Weekly Links

Down to Earth

I love this new “hedgehog” rover concept, designed for low gravity environments like asteroids.

SpaceX released new imagery of the redesigned interior of their crewed Dragon capsule.

In Orbit

Tonight, the Expedition 44 crew of Gennady Padalka, Andreas Mogensen, and Aidyn Aimbetov will undock from the International Space Station and land in Kazakhstan. Follow along on NASA TV, with undocking at 5:29 PM Eastern.

During his short stay on ISS, Mogensen has been very busy trying to get as much science and engineering done for the European Space Agency as he can, including remotely operating a robot on the ground from space! Very cool.

Here’s a quick video from Mogensen about living in ESA’s Columbus module on ISS.

Early Friday morning, the European Space Agency launched a Soyuz rocket with two Galileo satellites into orbit. Galileo is ESA’s analog to the American launched GPS navigation system. Galileo is up to 10 satellites in orbit, but it will take many more to have a complete system (GPS has 31 active satellites).

Check out this shot of the ISS passing in front of the sun.

And you have to love this timelapse of aurora as seen from the ISS.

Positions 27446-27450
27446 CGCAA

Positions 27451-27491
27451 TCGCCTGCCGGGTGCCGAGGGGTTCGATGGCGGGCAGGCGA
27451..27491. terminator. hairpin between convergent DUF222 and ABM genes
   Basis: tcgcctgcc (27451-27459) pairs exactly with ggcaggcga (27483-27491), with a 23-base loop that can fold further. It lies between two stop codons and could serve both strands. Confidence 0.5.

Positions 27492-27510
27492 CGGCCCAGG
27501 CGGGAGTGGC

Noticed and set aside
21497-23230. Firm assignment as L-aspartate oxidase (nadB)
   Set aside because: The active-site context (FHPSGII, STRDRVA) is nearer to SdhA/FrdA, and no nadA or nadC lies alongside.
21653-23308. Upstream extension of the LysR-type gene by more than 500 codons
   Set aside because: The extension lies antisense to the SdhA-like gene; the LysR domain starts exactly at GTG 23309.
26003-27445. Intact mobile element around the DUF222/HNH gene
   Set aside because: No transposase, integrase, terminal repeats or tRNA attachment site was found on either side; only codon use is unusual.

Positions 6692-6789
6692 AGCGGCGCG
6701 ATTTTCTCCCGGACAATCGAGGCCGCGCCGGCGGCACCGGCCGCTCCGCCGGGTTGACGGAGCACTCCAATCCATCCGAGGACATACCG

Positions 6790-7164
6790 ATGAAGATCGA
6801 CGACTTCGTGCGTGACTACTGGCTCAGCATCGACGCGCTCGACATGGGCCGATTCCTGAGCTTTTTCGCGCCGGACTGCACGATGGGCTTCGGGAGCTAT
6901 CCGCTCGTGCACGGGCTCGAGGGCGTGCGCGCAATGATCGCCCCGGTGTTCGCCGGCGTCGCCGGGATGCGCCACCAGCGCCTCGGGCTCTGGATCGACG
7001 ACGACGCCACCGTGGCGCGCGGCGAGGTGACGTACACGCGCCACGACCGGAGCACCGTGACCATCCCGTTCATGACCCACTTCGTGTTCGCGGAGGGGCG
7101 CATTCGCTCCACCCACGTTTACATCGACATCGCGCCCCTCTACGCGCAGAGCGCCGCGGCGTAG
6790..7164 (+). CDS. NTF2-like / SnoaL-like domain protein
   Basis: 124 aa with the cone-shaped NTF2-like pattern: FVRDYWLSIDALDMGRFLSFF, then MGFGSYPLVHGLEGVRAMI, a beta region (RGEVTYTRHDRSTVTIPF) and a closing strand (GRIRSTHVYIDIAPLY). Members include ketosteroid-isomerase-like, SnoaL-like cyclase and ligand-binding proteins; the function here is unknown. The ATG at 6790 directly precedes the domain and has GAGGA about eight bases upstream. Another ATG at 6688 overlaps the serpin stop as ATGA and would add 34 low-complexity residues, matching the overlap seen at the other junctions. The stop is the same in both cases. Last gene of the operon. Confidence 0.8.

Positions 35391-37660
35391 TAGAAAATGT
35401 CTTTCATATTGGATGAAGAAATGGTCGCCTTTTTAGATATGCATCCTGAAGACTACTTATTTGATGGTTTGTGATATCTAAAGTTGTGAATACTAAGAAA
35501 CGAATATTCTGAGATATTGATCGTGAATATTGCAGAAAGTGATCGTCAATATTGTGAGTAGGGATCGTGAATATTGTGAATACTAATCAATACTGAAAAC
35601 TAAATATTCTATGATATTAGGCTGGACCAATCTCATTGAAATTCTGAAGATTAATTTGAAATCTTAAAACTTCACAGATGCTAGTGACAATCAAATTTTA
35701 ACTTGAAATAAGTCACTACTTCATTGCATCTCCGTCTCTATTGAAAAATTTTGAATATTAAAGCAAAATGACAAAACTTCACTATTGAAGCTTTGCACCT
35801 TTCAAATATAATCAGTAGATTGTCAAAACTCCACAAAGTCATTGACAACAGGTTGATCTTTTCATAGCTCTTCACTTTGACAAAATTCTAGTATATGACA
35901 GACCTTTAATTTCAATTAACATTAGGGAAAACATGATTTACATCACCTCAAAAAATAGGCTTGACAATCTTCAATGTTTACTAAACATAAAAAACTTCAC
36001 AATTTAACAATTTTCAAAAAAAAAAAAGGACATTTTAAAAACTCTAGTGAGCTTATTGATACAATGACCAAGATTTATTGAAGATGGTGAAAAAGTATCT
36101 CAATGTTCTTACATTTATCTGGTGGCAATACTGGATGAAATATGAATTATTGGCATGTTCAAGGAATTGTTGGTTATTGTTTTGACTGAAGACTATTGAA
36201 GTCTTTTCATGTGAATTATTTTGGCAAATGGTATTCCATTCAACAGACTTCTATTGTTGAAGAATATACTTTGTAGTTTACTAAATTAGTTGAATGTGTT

Around the Solar System

Check out the new high resolution imagery from the New Horizons Pluto probe, just downlinked this week.

There is also new higher resolution imagery of the bright spots on dwarf planet Ceres.

Out There

Astronomers have found the most distant galaxy ever detected, at 13.2 billion light years away.

Weekly Links

Down to Earth

At the “grand opening” of Boeing’s new spacecraft processing facility, the new name for their space capsule was announced. Boeing CST-100 is now called Starliner. In addition, the former Orbiter Processing Facility (OPF) at Kennedy Space Center will now be known as the Commercial Crew and Cargo Processing Facility (C3PF). Check out the new mural on the side of the building!

via CollectSPACE

A couple of “design nerds” are running a Kickstarter campaign to reproduce the “NASA design manual” from 1976 which introduced the NASA worm logo, which the agency used until 1992. Given that I was born in 1987, I actually have such mixed memories of NASA imagery from my childhood that I didn’t realize that ” themeatball” (currently used logo) and “the worm” were mutually exclusive, and never used by NASA at the same time.

In Orbit